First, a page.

- System Development and Demonstration
- Short Take Off Vertical Landing
EAST HARTFORD, Conn., August 8, 2007 - Pratt & Whitney, a United Technologies Corp. (NYSE:UTX) company, completed a series of crosswind validation tests for the F135 short-takeoff/vertical-landing (STOVL) engine at its test facility in West Palm Beach, Fla.
A Pratt & Whitney Canada PT-6 turboprop engine was used to simulate crosswinds of up to 35 knots (40 mph) across the inlet of the lift fan as the F135 propulsion system simulated flying in STOVL mode at power settings up to full power.
"Completion of the tests confirm that the Pratt & Whitney F135 STOVL engine will perform as required in crosswind conditions while in the power lift, hover mode," said Bill Gostic, vice president, Pratt & Whitney F135 Programs. "This testing is a significant risk reduction step on the path to first flight of the F-35 STOVL aircraft in May 2008."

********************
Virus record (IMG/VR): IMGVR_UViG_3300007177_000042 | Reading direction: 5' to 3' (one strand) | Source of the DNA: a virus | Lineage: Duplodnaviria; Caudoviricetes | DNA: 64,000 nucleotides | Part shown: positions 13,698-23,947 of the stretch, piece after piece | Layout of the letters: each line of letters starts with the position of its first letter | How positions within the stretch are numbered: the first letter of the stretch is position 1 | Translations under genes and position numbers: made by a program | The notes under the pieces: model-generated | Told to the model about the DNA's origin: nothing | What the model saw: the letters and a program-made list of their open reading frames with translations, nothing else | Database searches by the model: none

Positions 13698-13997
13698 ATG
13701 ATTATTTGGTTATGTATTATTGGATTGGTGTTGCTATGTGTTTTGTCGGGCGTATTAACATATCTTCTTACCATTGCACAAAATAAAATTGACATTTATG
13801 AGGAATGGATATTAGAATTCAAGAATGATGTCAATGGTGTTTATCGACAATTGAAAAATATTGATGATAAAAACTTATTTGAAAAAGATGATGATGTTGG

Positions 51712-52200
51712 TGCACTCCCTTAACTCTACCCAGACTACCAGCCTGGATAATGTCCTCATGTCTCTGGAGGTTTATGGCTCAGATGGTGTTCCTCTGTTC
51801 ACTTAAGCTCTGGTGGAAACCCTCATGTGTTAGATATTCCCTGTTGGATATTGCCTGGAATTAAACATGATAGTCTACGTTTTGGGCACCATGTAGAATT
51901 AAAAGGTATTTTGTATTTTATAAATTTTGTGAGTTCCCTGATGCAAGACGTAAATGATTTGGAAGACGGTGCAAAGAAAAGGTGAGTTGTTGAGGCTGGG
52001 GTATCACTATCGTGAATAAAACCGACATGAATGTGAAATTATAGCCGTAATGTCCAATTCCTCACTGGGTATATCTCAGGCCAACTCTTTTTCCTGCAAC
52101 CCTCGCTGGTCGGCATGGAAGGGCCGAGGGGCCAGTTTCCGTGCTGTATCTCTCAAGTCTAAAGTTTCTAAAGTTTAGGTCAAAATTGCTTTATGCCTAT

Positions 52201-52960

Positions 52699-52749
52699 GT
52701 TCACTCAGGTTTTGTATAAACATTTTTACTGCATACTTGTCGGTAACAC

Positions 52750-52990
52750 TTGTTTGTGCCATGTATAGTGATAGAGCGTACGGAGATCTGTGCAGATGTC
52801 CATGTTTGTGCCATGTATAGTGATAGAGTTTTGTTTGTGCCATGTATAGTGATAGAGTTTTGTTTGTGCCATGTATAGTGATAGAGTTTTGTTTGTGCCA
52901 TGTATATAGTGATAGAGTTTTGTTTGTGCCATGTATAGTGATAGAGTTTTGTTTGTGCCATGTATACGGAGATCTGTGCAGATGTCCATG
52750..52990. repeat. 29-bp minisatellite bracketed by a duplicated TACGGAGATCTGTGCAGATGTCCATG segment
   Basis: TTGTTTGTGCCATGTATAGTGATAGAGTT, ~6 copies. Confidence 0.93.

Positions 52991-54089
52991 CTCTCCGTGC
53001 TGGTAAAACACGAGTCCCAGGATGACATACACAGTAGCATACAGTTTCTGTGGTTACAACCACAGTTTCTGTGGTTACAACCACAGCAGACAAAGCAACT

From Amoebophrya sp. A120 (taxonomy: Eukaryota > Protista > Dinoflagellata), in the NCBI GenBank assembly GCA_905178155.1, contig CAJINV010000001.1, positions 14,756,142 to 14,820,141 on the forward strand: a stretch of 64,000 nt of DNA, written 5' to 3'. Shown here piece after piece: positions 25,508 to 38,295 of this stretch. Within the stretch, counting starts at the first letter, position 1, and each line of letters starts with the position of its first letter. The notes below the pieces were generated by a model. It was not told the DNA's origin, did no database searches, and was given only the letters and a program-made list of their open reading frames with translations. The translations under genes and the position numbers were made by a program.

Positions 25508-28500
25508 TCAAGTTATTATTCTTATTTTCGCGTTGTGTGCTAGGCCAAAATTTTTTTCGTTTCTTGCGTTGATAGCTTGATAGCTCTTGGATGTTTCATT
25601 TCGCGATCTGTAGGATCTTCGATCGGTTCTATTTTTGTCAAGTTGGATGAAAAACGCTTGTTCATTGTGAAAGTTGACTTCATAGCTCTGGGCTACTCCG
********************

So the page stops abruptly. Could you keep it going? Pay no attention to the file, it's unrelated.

This evaluation is part of the lift fan inlet flow angularity test program conducted in partnership with Lockheed Martin and Rolls-Royce. This simulated aircraft inlet was designed to enable engineers to evaluate inlet characteristics and its interaction with the F135 propulsion system. The crosswind validation test is one of a series of milestones for the F135 propulsion system. Pratt & Whitney's F135 recently surpassed 8,000 system development and demonstration (SDD) ground test hours and continues to power the flight test program with 19 flight tests to date and more than 20 flight test hours.
Pratt & Whitney's F135 engine is an evolution of the F119 engine for the F-22 Raptor; together the F135 and F119 will have logged more than 600,000 hours before the F-35's introduction into operational service in 2012. Rated at more than 40,000 pounds of thrust, the F135 is the most powerful fighter engine ever built.
Source: Pratt & Whitney's F135 STOVL Team Completes Propulsion System Test
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